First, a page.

Notes on language from Steve Martin

October 14, 2015

Yes, that Steve Martin. I just read Born Standing Up: A Comic’s Life, his engaging account of his early years as a stand-up comedian and gag writer for TV, and I’d like to share a few short passages that relate to language.

On one of his endless trips around America as an aspiring freelance comic, Martin began taping his shows with a cassette recorder ‘in case I ad-libbed something wonderful’. This led to his abandoning a routine in which he drank a couple of glasses of wine, because when listening to the tape later he could hear himself slurring. He never drank alcohol before or during a show again.

He also made another significant change based on reviewing the tapes:

Texas-born and California-raised, I realized I was dropping my “ings” – runnin’, walkin’, and talkin’ – and I worked like Eliza Doolittle to elevate my speech. It was a struggle; at first I thought I sounded pretentious and unnatural. But I did it, though now and then I slip back into my natural way of speakin’.

Read the rest of this entry »

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“I remember when this was all feels”

December 11, 2013

It’s a few months since I launched the Sentence first shop, and also since I mentioned it, so a brief plug before Christmas won’t go amiss. I’ve updated the contents a little, removing some items and adding a new product line or two – most recently one with the text:

I remember when this was all feels

Obviously it’s a play on the well-worn line I remember when this was all fields (or: when all this; all just fields, etc).

Sentence first shop - stan carey - spreadshirt T-shirt - i remember when this was all feelsThe feels in question are an internet meme of sorts. The pun might mean nothing to you, or you might find it appealingly silly. You might even have seasonal feels about it.

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Wordplay is the shop’s main theme. Old favourites Omit needles swords, Grammar is glamorous (etymologically speaking), Recursive hipsters et al. are still available on T-shirts, mugs, tops, badges, bags and hoodies, some now at reduced prices.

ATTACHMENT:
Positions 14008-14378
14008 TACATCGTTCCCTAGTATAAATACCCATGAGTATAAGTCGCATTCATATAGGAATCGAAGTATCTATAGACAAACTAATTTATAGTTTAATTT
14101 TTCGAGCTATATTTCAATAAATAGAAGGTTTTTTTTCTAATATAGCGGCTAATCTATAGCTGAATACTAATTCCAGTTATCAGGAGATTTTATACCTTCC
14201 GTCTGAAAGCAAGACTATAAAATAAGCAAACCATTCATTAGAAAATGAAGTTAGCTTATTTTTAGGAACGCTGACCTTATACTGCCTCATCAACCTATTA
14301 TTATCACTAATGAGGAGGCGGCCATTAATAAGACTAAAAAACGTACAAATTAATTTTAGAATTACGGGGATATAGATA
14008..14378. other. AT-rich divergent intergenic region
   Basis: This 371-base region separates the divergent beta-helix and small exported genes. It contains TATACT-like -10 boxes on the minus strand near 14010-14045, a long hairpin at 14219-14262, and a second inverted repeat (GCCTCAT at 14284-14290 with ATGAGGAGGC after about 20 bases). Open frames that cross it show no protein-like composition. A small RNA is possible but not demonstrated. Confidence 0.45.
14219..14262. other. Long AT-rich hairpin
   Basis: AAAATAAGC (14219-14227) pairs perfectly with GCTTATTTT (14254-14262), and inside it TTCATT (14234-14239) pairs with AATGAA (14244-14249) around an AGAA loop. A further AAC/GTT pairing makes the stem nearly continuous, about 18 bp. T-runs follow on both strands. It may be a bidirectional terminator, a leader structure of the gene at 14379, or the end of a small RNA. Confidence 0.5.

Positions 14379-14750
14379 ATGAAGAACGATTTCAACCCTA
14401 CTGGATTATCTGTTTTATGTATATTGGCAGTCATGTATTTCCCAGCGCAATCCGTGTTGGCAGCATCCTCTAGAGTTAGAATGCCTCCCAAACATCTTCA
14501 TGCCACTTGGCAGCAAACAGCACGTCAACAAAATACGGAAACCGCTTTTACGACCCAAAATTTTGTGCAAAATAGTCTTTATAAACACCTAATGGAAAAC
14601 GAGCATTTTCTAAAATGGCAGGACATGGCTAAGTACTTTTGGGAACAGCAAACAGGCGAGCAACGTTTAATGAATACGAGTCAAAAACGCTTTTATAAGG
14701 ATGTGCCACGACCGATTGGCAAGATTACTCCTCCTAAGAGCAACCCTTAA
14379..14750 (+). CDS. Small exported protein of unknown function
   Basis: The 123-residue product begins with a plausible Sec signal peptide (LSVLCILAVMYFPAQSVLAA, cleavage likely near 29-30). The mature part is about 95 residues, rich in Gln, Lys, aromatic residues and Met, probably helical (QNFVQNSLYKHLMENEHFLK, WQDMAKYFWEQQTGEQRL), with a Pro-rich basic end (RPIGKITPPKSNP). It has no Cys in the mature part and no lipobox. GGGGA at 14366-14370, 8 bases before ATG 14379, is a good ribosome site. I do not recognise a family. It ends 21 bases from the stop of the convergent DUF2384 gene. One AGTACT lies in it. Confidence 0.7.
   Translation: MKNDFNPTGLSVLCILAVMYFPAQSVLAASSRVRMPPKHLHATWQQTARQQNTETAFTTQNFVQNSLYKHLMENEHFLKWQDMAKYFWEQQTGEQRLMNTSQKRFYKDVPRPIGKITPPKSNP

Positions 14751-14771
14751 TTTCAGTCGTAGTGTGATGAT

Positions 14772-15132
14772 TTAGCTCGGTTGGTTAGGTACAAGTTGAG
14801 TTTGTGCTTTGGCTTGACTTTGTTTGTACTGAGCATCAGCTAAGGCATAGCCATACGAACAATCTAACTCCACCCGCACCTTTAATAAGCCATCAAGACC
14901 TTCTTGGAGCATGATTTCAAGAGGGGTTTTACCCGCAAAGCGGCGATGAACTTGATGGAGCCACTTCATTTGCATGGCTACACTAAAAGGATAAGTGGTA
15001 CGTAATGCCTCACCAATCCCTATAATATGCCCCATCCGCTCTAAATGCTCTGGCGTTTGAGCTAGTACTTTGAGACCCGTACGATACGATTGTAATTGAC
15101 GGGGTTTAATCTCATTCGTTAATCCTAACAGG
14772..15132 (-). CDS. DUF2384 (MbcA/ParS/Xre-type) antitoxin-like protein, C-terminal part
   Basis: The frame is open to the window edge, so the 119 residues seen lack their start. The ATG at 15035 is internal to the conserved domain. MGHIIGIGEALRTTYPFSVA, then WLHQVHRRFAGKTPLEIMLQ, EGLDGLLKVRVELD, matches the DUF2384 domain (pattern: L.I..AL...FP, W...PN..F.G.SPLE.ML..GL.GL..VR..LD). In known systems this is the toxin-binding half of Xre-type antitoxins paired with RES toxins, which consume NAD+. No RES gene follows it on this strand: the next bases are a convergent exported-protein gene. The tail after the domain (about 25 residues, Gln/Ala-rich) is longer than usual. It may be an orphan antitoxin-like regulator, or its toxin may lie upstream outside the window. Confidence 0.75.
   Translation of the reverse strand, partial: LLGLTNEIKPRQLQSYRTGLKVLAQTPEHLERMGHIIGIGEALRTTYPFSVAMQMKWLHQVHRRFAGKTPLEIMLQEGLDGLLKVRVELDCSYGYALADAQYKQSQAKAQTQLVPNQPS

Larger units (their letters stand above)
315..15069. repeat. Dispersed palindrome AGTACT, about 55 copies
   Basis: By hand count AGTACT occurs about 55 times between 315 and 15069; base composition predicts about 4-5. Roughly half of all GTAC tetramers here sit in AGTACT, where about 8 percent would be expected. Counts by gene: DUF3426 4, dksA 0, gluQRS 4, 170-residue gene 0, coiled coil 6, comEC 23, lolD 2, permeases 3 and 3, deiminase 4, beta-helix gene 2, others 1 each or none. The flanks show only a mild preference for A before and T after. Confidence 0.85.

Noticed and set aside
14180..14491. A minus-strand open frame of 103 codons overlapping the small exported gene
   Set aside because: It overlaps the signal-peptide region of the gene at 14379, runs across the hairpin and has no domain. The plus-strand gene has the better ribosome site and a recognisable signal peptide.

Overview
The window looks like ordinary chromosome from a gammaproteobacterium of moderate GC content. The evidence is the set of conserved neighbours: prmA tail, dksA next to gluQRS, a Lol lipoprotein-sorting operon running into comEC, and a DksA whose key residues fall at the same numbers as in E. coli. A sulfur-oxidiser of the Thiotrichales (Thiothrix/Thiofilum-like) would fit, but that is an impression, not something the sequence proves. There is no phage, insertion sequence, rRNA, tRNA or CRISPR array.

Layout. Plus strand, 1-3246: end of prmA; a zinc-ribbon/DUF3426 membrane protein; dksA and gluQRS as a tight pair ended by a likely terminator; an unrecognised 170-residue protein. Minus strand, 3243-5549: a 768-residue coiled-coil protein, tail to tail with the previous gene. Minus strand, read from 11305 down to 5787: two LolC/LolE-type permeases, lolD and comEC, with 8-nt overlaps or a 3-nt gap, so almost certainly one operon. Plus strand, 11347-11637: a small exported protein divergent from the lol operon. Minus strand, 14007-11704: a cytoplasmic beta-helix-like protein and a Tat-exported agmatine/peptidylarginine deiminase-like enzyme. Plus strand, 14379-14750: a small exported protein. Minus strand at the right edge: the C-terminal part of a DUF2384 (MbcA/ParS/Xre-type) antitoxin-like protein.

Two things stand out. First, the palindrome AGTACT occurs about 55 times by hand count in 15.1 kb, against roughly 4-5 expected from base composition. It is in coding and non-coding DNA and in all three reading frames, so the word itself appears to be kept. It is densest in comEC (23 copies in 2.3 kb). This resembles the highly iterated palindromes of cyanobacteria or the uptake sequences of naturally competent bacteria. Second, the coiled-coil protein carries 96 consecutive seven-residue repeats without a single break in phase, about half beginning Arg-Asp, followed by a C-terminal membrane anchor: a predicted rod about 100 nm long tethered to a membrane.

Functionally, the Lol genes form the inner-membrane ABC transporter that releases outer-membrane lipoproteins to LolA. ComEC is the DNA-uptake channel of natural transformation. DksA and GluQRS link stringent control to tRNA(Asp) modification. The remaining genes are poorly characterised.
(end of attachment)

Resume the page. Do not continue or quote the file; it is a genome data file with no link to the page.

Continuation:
Spreadshirt advises ordering by 13–14 December to avail of standard delivery in the US by Christmas. (Outside the US, it may be too late even for Santa.) Requests and feedback are welcome – you can leave a comment below, send an email, or find me on Twitter at @StanCarey.

For other Christmas gift ideas, you might find language-related books of interest in my reviews archive.

Normal uncommercial service will resume shortly.


Sentence First shop – where grammar is glamorous

September 10, 2013

If you read this blog on its web page (as opposed to via email, say), you may have noticed a new image in the sidebar, and a new page, linking to the Sentence First shop. It now has a .com address only; I closed the .ie page for simplicity’s sake.

The shop has bags, T-shirts, hoodies and other clothes, badges, mugs, and more. Its general themes are wordplay, language, and bad puns. Omit needles swords, for example, is a spin on Strunk and White’s popular dictum Omit needless words. Less cryptic ones include:

Grammar is glamorous (etymologically speaking)

and

Recursive hipsters were into being into things before they were hip before it was hip

stan carey - sentence first shop - Grammar is glamorous (etymologically speaking) purple t-shirt I’ll be adding more from time to time.

If you want some item that isn’t shown, email or tweet me or leave a comment below, and I’ll see what I can do when time allows. Other feedback will be happily received; cries of “capitalist sell-out” are also permitted.

Spreadshirt, the shop’s host, has a special offer from today, Tuesday 10 September, till a week from now – free standard shipping when you buy two or more items. Just use the voucher code FALL2013.


A prison pun

April 4, 2013

Horatio Bottomley (British politician and co-founder of the Financial Times) was in prison for fraud in the 1920s. On one occasion, so the story goes, he was visited by a chaplain who saw him sewing mailbags and said: “Ah, Bottomley. Sewing, I see.”

To which Bottomley replied, “No, sir. Reaping.”

(Adapted from J. P. Bean, Verbals: The Book of Criminal Quotations, and other sources. For anyone unsure of the pun, it’s a play on sew/sow homophony and the saying “You reap what you sow.”)